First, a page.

Invasive Weed Solutions

For complete control of invasive weed species.

Common Ragwort

(Senecio jacobaea)


Under the Noxious Weeds Act, 1936, it is an offence for the owner/occupier of lands not to prevent the growth and spread of noxious weeds. Owners and occupiers of land must ensure that they abide by the provision in the act. Noxious weeds, which must be controlled, are ragwort, thistle, dock and wild oat.

Further information if available from Department of Agriculture weed site:

Act also applies to

Broadleaved dock          Rumex obtusifolius
Curled dock                     Rumex crispus
Creeping thistle              Cirsium arvense
Spear thistle                    Cirsium vulgare


Common ragwort is widespread throughout Ireland. It is commonly found wasteland, development land, roadside verges, railway land, amenity land, conservation areas, set-aside, woodland.  Poor quality and poorly managed horse pastures are particularly susceptible to high densities of ragwort.  Every effort should be made to control ragwort and improve pasture management in these situations.


* Found over a large range of soil types and climatic conditions
* It is a characteristic of badly managed grasslands
    - Trampling breaks the sward 
     - Patches of turf have died in drought
     - Over or under grazing
* Well-managed acid/calcareous grasslands may naturally contain ragwort
* Disturbance to grass verges, embankments and woodland areas which leads to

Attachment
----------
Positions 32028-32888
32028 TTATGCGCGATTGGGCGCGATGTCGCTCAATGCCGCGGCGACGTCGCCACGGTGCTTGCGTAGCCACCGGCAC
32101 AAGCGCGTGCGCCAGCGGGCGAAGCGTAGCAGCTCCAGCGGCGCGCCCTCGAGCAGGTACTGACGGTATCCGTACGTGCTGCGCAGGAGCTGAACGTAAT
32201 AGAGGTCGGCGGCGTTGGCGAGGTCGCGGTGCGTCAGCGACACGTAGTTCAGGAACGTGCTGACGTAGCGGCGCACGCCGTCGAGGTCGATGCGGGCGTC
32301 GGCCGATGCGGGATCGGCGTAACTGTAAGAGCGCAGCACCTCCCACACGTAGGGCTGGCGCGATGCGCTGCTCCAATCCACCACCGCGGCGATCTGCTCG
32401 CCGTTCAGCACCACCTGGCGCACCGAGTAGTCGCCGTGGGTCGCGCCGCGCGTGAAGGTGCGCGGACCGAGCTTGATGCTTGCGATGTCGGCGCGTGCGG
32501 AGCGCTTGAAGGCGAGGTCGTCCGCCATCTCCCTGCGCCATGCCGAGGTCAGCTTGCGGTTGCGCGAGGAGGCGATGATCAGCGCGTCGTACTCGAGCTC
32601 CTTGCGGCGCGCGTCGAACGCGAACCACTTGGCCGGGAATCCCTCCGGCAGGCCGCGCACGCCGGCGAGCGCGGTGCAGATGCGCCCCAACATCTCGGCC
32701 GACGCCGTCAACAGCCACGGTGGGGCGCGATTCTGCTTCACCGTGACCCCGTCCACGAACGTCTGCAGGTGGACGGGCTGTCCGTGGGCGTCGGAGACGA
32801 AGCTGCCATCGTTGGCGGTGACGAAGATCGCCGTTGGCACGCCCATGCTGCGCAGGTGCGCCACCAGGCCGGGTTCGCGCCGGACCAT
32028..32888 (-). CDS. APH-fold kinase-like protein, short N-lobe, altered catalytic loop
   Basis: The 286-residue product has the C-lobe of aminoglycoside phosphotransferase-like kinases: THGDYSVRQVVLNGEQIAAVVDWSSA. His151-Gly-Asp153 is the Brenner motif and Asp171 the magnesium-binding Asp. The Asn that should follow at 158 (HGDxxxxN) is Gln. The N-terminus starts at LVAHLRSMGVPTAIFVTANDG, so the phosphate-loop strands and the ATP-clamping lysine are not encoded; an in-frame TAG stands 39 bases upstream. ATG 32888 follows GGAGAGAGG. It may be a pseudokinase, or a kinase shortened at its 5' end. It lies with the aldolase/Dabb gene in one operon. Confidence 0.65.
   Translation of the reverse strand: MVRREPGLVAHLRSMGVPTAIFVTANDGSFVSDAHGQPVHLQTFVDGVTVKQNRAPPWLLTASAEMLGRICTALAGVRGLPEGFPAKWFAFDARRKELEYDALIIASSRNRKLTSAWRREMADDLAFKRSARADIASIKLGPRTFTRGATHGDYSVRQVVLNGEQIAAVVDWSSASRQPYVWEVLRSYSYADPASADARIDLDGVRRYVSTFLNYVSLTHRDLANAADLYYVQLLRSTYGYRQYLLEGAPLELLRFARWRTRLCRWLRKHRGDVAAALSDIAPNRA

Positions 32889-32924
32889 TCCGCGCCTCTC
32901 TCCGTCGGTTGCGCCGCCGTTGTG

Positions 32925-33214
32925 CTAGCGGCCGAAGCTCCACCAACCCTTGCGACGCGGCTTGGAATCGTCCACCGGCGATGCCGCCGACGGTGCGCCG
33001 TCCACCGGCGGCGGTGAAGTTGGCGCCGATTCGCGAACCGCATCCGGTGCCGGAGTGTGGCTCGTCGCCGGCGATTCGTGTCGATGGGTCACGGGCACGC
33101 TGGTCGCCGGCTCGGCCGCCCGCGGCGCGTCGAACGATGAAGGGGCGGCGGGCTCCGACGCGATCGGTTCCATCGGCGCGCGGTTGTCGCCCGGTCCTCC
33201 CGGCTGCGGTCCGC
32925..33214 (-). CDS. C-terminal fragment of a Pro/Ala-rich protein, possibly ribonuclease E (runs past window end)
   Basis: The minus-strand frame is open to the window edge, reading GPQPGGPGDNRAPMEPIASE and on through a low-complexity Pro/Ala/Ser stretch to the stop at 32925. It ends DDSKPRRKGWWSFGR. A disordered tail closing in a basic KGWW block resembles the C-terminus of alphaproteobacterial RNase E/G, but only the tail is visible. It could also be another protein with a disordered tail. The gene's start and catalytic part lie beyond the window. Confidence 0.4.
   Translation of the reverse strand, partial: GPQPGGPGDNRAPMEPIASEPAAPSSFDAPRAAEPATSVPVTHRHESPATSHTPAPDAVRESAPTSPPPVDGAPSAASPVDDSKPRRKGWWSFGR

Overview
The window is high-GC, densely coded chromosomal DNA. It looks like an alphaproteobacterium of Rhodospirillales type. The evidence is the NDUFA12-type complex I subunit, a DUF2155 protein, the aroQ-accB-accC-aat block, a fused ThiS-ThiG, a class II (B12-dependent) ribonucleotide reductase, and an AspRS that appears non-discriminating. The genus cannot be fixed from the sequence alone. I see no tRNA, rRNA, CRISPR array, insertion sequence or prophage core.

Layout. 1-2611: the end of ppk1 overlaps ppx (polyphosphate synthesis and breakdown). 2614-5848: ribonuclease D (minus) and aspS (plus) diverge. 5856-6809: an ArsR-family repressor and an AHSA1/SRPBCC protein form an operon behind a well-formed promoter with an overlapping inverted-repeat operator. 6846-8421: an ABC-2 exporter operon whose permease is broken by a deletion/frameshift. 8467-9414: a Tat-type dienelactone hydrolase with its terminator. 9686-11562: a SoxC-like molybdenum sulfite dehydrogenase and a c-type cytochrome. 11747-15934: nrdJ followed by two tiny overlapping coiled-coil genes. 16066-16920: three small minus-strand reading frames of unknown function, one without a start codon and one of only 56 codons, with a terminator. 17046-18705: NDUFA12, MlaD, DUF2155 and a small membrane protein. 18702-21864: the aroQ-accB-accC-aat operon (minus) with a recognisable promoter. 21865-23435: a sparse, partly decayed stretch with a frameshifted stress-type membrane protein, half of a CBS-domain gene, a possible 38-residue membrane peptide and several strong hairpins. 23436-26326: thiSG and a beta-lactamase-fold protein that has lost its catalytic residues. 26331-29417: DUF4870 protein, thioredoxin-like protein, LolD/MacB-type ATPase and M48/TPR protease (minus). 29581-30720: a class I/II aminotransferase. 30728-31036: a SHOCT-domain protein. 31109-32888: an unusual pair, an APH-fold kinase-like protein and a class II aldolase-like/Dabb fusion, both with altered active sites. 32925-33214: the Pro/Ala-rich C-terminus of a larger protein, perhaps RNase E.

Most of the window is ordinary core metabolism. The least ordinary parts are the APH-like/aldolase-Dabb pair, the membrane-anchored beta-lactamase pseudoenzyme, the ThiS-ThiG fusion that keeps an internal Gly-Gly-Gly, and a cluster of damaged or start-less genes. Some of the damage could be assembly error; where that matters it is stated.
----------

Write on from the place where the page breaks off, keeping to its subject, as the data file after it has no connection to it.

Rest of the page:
* Open soil are also favourable conditions for seedling establishment.

Common Ragwort (Senecio jacobaea)

 * Erect plant usually 30 - 90cm high, but may exceed 100cm
* Stems are tough and often tinged red near the base, brighter green and branched above the middle
* Basal rosette of leaves usually dies before flowering but stem leaves persist
* Deeply dissected, with irregular, jagged-edged lobes
* All leaves are dark green, tough and may be sparsely hairy on the lower side Inflorescence is a conspicuous, large, flat-topped head of densely packed yellow flowers with ray florets and disc florets, all of which are bright yellow
* Seeds are borne singly and have a downy appendage making them readily dispersible


Normally a biennial (rosette year 1 and flower year 2)
Rosette of basal leaves establishes in first year then overwinters
In second year the rosette sends up one or more leafy unbranched stems, up to one metre in height
These produce numerous flower heads at the top
Flower heads carried in a large flat-topped cluster
Flowering usually from June until late October, after which the plant dies
Can also behave as a perennial, flowering every year, after damage to the crown
Caused by cutting, grazing, hoof damage, damage by machinery Incomplete/ineffective hand pulling in dry weather
Can also remain in rosette stage for several years under intensive cutting regimes, e.g. amenity grassland

Ragworth Rosette

Control options

Synero provides excellent control of Ragwort. Timing is important and best control is achieved by spraying the ragwort in the rosette stage. This is generally in early spring – end March to April time and before it gets too stemy. It is also very important to spray when the soil temperatures are above 9 degrees as this ensures the plant is actively growing at the time of application

Plant Protection Products

Use plant protection products safely.
Always read the label and product information before use.

Ragworth- roadside bollard